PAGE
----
What has particularly disturbed the Arab minority, however, has been the response
from politicians and the police to events in Acre.
Israeli leaders have tried to calm tensions by paying lip service to the idea
of coexistence. But at the same time, rather than denouncing the Jewish mob,
they have intimated that Acre's Arab residents provoked the attacks.
During Sunday's cabinet meeting, Ehud Olmert, the outgoing prime minister,
stressed, in reference to the Yom Kippur violence, that the wider Arab population
must act "according to the norms of a democratic state."
His probable successor, Tzipi Livni, added of Yom Kippur that "every citizen
has to respect this day" – a reprimand to Arab citizens for driving rather
than to extremist Jews for turning into a lynch mob.
Such indirect condemnations roused others to greater provocation. Yuval Steinitz
of the Likud Party called the violence a "pogrom" against, rather
than by, Acre's Jews. The local chief rabbi, Yosef Yashar, compared the city's
Arabs to Nazis. And on Monday Jewish far-right activists arrived in Acre from
Hebron to stir things further.
Mr. Jamal, the hapless driver who provoked the violence, has been widely blamed
– apparently without evidence – for playing his music loudly and smoking while
driving, as though this justified the attack.
He was finally brought before the parliament on Sunday to demonstrate his contrition.
To much abuse from right-wing legislators, he asked for forgiveness and told
the parliament he was ready to "sacrifice his neck" to restore good
relations between the two communities.
The next day the country's president, Shimon Peres, reminded community leaders:
"There is one law and one police."
As if to disprove him, the police arrested Mr. Jamal the same day, accusing
him of offending religious sensitivities, speeding and reckless endangerment
– though it was unclear whom he had endangered apart from himself. He was released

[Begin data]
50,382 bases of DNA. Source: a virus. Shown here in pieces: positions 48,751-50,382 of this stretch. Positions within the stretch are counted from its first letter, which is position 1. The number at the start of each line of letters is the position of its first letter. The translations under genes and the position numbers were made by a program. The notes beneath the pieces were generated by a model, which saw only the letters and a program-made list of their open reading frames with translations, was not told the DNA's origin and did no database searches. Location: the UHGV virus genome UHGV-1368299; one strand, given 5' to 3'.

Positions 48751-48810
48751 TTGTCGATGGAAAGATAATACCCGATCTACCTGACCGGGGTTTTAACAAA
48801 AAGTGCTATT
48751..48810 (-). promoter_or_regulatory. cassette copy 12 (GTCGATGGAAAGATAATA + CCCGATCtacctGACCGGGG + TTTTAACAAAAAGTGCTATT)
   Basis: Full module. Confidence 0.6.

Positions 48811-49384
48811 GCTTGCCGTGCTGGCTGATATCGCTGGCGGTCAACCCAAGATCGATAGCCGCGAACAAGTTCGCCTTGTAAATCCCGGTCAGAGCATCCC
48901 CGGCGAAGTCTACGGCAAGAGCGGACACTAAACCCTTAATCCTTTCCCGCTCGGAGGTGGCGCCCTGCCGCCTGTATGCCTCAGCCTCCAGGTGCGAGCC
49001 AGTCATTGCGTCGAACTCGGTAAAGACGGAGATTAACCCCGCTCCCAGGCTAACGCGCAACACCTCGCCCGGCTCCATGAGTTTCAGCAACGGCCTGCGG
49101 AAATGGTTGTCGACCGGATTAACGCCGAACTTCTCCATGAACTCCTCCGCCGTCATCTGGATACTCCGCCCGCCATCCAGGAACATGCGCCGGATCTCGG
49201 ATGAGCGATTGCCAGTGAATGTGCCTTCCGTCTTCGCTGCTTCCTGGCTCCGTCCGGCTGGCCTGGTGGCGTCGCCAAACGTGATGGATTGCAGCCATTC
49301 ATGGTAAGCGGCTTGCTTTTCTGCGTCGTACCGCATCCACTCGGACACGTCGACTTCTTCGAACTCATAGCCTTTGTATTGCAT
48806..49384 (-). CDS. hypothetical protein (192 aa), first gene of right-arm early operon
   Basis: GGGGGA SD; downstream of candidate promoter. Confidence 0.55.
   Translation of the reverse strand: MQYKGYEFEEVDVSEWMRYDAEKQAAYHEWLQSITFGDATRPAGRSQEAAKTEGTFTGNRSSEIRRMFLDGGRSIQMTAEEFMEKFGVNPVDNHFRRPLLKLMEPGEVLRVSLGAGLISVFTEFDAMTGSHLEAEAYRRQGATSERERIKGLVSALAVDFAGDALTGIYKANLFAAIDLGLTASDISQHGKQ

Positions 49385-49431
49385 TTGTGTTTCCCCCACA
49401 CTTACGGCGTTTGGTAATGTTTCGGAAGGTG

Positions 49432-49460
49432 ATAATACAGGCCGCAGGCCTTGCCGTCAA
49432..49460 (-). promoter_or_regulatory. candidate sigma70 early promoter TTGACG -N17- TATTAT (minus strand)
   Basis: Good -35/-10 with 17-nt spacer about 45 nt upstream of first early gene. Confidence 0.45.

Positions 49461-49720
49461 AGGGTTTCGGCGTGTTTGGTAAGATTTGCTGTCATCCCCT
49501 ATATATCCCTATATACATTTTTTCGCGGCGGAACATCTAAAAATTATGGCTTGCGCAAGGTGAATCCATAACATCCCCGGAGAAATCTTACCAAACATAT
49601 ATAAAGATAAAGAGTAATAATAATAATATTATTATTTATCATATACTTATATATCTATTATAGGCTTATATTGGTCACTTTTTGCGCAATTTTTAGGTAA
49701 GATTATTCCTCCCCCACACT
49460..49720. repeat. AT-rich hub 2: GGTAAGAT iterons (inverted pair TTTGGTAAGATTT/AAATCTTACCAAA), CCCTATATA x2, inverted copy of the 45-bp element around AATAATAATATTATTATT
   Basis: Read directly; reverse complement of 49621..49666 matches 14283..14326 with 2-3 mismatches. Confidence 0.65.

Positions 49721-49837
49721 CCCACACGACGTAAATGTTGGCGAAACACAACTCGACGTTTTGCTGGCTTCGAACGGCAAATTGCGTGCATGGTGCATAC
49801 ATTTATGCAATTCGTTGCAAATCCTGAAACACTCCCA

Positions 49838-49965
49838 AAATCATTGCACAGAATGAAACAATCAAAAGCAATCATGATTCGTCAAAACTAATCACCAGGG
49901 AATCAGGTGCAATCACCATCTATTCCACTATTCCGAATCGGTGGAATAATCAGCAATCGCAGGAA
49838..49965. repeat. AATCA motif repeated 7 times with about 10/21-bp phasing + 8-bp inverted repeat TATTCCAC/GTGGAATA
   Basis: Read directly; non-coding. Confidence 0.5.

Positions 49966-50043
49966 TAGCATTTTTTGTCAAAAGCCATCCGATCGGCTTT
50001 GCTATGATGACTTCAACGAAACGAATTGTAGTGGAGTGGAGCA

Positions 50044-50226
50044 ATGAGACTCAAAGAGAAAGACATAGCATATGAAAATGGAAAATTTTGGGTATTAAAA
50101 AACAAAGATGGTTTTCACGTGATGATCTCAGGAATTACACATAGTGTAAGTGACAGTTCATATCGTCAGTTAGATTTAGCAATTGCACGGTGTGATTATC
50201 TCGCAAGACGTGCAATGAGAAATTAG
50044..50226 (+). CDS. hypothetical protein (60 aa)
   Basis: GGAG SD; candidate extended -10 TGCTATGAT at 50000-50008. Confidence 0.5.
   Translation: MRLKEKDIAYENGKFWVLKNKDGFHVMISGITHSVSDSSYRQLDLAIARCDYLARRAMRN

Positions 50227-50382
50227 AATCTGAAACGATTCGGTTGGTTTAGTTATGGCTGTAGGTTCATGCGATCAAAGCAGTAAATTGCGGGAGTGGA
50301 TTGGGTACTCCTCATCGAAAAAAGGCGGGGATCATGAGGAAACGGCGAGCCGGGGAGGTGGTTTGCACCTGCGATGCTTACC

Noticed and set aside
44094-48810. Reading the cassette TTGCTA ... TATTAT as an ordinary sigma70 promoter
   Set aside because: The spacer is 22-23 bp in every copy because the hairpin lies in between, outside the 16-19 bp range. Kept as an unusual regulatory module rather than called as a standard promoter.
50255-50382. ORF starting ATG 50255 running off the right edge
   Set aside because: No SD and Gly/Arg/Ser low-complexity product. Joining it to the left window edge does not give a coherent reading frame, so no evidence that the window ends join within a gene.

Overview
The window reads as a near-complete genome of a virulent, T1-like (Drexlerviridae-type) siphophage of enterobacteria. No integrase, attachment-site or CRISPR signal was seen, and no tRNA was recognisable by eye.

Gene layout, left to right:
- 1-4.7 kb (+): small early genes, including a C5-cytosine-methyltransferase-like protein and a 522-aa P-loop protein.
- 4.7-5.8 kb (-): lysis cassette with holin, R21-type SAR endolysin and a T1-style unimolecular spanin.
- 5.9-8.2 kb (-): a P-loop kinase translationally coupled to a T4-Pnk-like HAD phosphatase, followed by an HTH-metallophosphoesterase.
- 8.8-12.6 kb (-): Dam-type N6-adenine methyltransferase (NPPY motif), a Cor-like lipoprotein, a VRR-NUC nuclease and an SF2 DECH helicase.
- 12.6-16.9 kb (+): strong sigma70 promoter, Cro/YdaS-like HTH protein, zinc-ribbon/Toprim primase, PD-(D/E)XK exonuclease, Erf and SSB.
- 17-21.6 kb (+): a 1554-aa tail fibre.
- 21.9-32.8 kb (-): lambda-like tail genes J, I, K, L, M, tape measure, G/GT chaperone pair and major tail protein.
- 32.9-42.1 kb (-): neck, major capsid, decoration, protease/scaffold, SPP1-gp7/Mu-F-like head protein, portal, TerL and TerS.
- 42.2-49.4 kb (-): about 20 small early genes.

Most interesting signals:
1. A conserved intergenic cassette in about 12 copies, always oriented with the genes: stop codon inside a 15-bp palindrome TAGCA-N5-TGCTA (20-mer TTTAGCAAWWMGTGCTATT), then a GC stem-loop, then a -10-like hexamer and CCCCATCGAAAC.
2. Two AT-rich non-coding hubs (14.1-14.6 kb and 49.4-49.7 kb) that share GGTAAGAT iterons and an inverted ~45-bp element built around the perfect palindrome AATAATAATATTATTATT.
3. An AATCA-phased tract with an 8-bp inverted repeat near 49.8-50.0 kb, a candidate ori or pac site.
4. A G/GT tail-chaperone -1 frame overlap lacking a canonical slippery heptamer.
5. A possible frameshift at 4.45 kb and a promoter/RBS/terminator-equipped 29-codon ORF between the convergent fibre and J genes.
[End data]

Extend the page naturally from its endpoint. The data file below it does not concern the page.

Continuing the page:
to house arrest two days later.
Mr. Tibi, the parliamentarian, sounded a rare note of sanity when he observed:
"I wonder if they will start to arrest Jews who eat and drink during the
month of Ramadan."
Meanwhile, Acre's Jewish residents are organizing a boycott of Arab businesses.
They have apparently been joined by the mayor, Shimon Lankri, who canceled the
annual drama festival due to be held in the Old City in a few days. His move
was widely interpreted as a way to "punish" Arab residents, who are
major beneficiaries of the event.
Articulating popular sentiments, a senior police official told a local website:
"The Arab public will pay dearly for the events of Yom Kippur eve. They
have succeeded in greatly antagonizing the Jewish population and I don't see
them being forgiven for the next few years."
In what looked like a desperate move to avert further damage to the Old City's
already weak economy, Arab community leaders issued a condemnation of Mr. Jamal
and a plea for tolerance – though the gesture was not reciprocated by their
Few in the Arab minority share their president's confidence about the legal
system. They see that there are two sets of laws, one for Jews and another for
Arabs, and that the police have two faces, depending on who is doing the stone-throwing.
They know that when Jewish settlers attack Palestinians in the West Bank, or
even Israeli soldiers, they do so with impunity. Equally, they remember that
in 2005 when a settler opened fire on a bus with his army-issue gun in the Galilean
town of Shefa'amr, killing four Arab citizens, the police's priority was chasing
the Arab men they suspected had overpowered and killed him.
Even more painful are memories of the events at the beginning of the intifada,
in October 2000, when Arab citizens protested against the military whirlwind
unleashed against their Palestinian kin in the occupied territories. The worst
violence inside Israel occurred at the town of Umm al-Fahm, where Arab demonstrators
threw stones at cars driving along the nearby highway.
Politicians did not talk about Arab sensitivities, or the need for calm, at
that time. Instead they sent in a sniper unit. In the ensuing crackdown 13 Arab
demonstrators were shot dead, and hundreds injured with live ammunition and
A version of this article originally appeared in The
National, published in Abu Dhabi.